Class Matters The Strange Career of an American Delusion Steve Fraser

Publication date:
14 May 2019
Yale University Press
304 pages: 203 x 130mm
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A uniquely personal yet deeply informed exploration of the hidden history of class in American life

From the decks of the Mayflower straight through to Donald Trump’s “American carnage,” class has always played a role in American life. In this remarkable work, Steve Fraser twines our nation’s past with his own family’s history, deftly illustrating how class matters precisely because Americans work so hard to pretend it doesn’t.

He examines six signposts of American history—the settlements at Plymouth and Jamestown; the ratification of the Constitution; the Statue of Liberty; the cowboy; the “kitchen debate” between Richard Nixon and Nikita Khrushchev; and Martin Luther King’s “I Have a Dream” speech—to explore just how pervasively class has shaped our national conversation. With a historian’s intellectual command and a riveting narrative voice, Fraser interweaves these examples with his own past—including his false arrest on charges of planning to blow up the Liberty Bell during the Civil Rights era—to tell a story both urgent and timeless.

Historian Steve Fraser is the author The Age of Acquiescence: The Life and Death of American Resistance to Organized Wealth and Power and Wall Street: America's Dream Palace.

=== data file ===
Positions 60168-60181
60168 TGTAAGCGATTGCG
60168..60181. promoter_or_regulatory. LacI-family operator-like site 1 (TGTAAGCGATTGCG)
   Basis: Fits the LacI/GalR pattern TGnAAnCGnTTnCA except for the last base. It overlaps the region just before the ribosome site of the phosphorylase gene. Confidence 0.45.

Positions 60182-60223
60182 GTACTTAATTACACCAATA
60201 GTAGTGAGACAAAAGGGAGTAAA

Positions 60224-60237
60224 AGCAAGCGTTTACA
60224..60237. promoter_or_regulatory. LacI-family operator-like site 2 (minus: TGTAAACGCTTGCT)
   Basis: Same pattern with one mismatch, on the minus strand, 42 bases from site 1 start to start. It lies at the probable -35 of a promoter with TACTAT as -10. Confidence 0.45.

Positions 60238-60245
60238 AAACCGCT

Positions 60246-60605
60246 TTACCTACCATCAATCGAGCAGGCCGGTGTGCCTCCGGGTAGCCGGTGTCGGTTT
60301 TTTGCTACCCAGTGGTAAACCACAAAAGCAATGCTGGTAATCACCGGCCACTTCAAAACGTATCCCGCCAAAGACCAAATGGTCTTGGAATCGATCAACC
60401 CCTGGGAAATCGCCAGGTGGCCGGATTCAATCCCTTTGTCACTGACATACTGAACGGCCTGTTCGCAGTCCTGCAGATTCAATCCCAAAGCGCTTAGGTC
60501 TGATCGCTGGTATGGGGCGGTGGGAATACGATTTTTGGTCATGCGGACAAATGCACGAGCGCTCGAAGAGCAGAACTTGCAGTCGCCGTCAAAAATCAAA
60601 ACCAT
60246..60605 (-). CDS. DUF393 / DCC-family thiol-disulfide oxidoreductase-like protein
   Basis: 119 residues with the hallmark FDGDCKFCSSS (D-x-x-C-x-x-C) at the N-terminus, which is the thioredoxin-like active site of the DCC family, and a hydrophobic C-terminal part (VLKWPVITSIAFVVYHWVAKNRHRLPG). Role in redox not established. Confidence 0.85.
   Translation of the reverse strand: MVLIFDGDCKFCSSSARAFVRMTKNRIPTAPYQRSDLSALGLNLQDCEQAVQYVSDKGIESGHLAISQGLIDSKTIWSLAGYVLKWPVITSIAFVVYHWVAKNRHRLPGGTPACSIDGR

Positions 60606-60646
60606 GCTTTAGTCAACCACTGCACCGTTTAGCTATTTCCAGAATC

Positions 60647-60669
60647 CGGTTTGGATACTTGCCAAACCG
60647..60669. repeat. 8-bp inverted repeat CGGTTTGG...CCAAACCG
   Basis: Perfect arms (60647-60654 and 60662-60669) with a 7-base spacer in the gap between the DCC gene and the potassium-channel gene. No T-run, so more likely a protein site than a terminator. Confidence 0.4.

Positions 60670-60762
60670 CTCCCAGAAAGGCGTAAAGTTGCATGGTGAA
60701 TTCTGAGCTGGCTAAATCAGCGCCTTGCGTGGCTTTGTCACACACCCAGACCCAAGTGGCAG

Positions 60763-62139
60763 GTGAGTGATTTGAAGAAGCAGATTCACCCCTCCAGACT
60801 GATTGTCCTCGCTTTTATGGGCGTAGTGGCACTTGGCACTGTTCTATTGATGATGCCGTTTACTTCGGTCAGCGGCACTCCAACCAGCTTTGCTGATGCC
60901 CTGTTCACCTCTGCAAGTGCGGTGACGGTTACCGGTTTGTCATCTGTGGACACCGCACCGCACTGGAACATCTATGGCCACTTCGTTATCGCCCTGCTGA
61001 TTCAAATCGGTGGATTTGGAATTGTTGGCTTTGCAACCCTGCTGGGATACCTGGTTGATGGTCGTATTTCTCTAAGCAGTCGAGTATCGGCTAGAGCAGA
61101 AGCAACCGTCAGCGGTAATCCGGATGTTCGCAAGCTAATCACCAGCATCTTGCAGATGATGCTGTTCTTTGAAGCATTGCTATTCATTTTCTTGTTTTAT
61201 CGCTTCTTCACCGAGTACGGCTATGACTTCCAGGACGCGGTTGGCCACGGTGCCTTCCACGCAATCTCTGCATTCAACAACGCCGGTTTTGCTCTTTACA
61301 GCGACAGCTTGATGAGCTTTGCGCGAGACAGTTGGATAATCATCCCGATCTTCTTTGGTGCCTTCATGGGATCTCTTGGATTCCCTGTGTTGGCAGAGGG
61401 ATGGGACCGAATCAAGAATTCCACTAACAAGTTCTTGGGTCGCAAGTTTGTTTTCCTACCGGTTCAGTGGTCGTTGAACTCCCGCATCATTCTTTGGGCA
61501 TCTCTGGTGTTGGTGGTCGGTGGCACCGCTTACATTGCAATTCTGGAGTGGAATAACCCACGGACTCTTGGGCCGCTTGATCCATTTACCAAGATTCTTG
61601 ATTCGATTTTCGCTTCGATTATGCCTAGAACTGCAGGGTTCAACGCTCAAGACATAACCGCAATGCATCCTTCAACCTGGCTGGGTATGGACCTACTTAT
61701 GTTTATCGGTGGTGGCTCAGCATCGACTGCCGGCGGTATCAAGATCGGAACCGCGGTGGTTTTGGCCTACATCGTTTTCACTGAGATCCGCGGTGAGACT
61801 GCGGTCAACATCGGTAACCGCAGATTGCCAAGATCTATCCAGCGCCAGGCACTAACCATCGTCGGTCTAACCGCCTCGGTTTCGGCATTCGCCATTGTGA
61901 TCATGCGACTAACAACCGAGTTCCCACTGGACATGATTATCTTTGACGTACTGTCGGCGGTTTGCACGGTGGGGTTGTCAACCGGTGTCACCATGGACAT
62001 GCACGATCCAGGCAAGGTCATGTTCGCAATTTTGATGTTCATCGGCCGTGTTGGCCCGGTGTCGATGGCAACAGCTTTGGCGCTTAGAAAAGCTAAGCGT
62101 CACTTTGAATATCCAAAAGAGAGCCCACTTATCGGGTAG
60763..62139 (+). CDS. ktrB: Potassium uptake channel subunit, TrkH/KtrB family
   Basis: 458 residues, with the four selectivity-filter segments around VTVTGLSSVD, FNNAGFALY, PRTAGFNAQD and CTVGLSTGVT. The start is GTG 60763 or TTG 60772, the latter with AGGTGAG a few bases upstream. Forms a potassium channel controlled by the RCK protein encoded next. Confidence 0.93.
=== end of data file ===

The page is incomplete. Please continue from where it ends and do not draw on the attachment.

“Intriguing, provocative, and revealing.”—Felicia R. Lee, Washington Post

"In vivid, animated prose, Steve Fraser has combined history, economics, autobiography and home truths. The result is a pleasure to read—an illuminating, insightful summary of our nation's class conundrums."—Phillip Lopate

"Class Matters is a fluent and incisive analysis of where power lies in America. It sets about studying and debunking myths and replacing them with uncomfortable truths about poverty and wealth, privilege and inequality. It is written with passion and wit and a sense of urgency and deep personal engagement."—Colm Tóibín

“A devastatingly clear analysis of how class and class conflict suffuse the American present and the American past, despite vigorous efforts to deny their salience, even their existence. Written with great elegance and admirable concision, Class Matters offers nothing less than a pathbreaking reconceptualization of the entire American narrative.”—Mike Wallace, author of Greater Gotham: A History of New York City from 1898 to 1919

"A remarkable inquiry into the nature of class in America: sweeping, yet intensely personal; erudite, yet written with literary flair; exploring disparate spheres of American life, yet demonstrating how class privilege and injury permeate them all. An extraordinary achievement.”—Gary Gerstle, author of Liberty and Coercion: The Paradox of American Government from the Founding to the Present

Class Matters is a bold and brilliant account of how the subject of class was expunged from American consciousness and culture. I finished it with regret, because there were no more fascinating pages to read, but also with delight, because I had found someone new to learn from.”—Barbara Ehrenreich, author of Nickel and Dimed: On (Not) Getting By in America